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Iran’s President Condemns Gulf State, and U.S., After Deadly Attack

TEHRAN — President Hassan Rouhani of Iran said on Sunday that a Persian Gulf country allied with the United States was behind the attack on a military parade that killed 25 people and wounded nearly 70 others.

Mr. Rouhani did not identify the country he was blaming for the attack, which was claimed by both the Islamic State and an Arab separatist group. But Bahrain, Saudi Arabia and the United Arab Emirates are close military allies of the United States that view Iran as a foe, particularly because of its support for militant groups across the Middle East.

“All of those small mercenary countries that we see in this region are backed by America,” Mr. Rouhani said. “It is Americans who instigate them and provide them with necessary means to commit these crimes.”

The attack on Saturday, in which militants disguised as soldiers opened fire on an annual military parade in Ahvaz, in the oil-rich southwest, was the deadliest in the country in nearly a decade. The chaos was captured live on state television.

Tehran summoned diplomats from Britain, Denmark and the Netherlands early Sunday, accusing them of having harbored “members of the terrorist group” that carried out the attack. Officials then summoned the envoy of the United Arab Emirates over what was called the “irresponsible and insulting statements” of an Emirati adviser, according to the semiofficial Iranian Students News Agency.

Foreign Minister Mohammad Javad Zarif, writing on Twitter on Saturday, had blamed regional countries and their “US masters” for funding and arming the separatists. “Iran will respond swiftly and decisively in defense of Iranian lives,” he wrote.

The parade in Ahvaz was one of many around the country marking the anniversary of the start of Iran’s long war with Iraq in the 1980s, commemorations known as the “Sacred Defense Week.”

At least eight of the dead served in the Islamic Revolutionary Guards Corps, an elite paramilitary unit that answers to Iran’s supreme leader, according to the news agency Tasnim. The Revolutionary Guards warned on Sunday that they would seek “deadly and unforgiving revenge in the near future.”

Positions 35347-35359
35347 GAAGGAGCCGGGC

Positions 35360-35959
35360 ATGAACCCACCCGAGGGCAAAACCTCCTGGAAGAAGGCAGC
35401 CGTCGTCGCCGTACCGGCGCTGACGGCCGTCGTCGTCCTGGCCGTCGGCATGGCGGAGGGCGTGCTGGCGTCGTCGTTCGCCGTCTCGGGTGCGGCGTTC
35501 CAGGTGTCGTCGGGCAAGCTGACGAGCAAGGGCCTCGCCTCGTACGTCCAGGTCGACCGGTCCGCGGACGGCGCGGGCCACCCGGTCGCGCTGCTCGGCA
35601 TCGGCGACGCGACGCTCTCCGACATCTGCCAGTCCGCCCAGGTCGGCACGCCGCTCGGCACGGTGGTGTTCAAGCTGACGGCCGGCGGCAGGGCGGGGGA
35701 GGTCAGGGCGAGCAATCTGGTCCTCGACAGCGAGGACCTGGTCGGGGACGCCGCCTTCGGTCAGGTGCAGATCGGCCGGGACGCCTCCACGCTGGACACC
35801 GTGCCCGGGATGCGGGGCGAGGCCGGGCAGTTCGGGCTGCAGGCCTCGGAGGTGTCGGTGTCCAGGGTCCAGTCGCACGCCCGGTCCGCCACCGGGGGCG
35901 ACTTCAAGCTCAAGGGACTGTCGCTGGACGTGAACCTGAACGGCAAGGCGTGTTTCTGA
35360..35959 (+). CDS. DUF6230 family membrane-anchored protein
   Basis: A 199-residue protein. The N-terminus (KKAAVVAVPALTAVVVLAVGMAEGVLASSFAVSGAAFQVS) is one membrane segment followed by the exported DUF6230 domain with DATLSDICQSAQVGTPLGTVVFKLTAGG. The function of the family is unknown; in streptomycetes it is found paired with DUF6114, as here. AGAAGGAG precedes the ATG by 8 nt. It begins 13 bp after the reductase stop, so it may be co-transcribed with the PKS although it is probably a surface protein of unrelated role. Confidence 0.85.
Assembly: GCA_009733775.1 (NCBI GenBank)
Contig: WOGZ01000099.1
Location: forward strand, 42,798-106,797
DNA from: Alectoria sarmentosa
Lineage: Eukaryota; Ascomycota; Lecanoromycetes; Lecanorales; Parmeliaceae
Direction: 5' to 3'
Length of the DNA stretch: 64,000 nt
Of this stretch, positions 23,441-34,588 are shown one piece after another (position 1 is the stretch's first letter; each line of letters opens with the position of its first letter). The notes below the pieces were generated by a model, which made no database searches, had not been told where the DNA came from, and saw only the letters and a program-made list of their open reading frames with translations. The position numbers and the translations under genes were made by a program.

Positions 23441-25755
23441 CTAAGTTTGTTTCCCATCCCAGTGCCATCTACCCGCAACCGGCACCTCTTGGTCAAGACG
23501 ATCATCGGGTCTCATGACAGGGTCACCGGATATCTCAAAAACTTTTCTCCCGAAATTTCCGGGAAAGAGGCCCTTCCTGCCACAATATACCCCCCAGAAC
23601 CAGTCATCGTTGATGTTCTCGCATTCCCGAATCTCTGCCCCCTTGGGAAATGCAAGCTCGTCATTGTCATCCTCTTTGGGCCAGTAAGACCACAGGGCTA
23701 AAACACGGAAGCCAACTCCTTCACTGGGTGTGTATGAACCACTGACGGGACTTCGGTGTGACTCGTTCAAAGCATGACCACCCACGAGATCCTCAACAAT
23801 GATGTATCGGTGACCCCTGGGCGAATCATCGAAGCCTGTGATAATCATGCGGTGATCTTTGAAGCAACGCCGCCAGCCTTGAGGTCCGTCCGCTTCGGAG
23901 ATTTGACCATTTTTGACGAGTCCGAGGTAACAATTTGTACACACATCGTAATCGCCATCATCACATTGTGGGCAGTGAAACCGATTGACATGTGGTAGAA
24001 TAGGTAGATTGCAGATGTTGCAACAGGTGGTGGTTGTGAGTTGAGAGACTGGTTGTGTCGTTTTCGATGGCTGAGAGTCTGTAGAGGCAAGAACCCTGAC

Tensions in Iran have been growing since the Trump administration pulled out of the 2015 nuclear accord this year and began reinstating sanctions that had been eased under the deal. Washington has also urged Iran to stop what it calls “malign activities” in the region.

The American government denounced the attack on Saturday, saying it “condemns all acts of terrorism and the loss of any innocent lives.”

Initially, the authorities described the assailants as “takfiri gunmen,” a term previously used to describe militants of the Islamic State. Iran has been deeply involved in fighting the group in Iraq, and has supported President Bashar al-Assad of Syria against them and other fighters in his country’s civil war.

But Iranian officials later appeared to believe a claim of responsibility by the region’s Arab separatists, who accuse Iran’s Persian-dominated government of discriminating against the country’s ethnic-Arab minority. The Islamic State initially said the attack had targeted Mr. Rouhani, but the president was in Tehran at the time, and Islamic State militants have made a string of false claims since their major defeats in Iraq and Syria.

Iran has blamed its Mideast archrival, Saudi Arabia, for funding Arab separatists. The state news media in Saudi Arabia did not immediately report on the attack, though a Saudi-linked, Farsi-language satellite channel in Britain immediately broadcast an interview with an Ahvazi activist claiming responsibility.

In a Twitter post, Hamid Baeidinejad, Iran’s ambassador to Britain, called the channel’s decision a “heinous act,” said his country would file a complaint with the British authorities. Early Sunday, a Foreign Ministry statement similarly criticized Britain and said Tehran had “already warned” Danish and Dutch diplomats against their governments’ harboring Arab separatists.

Foreign Minister Anders Samuelsen of Denmark condemned the attack in Iran and emphasized that there would be “consequences” if those responsible had any connections to Denmark.

Source: NYT > World

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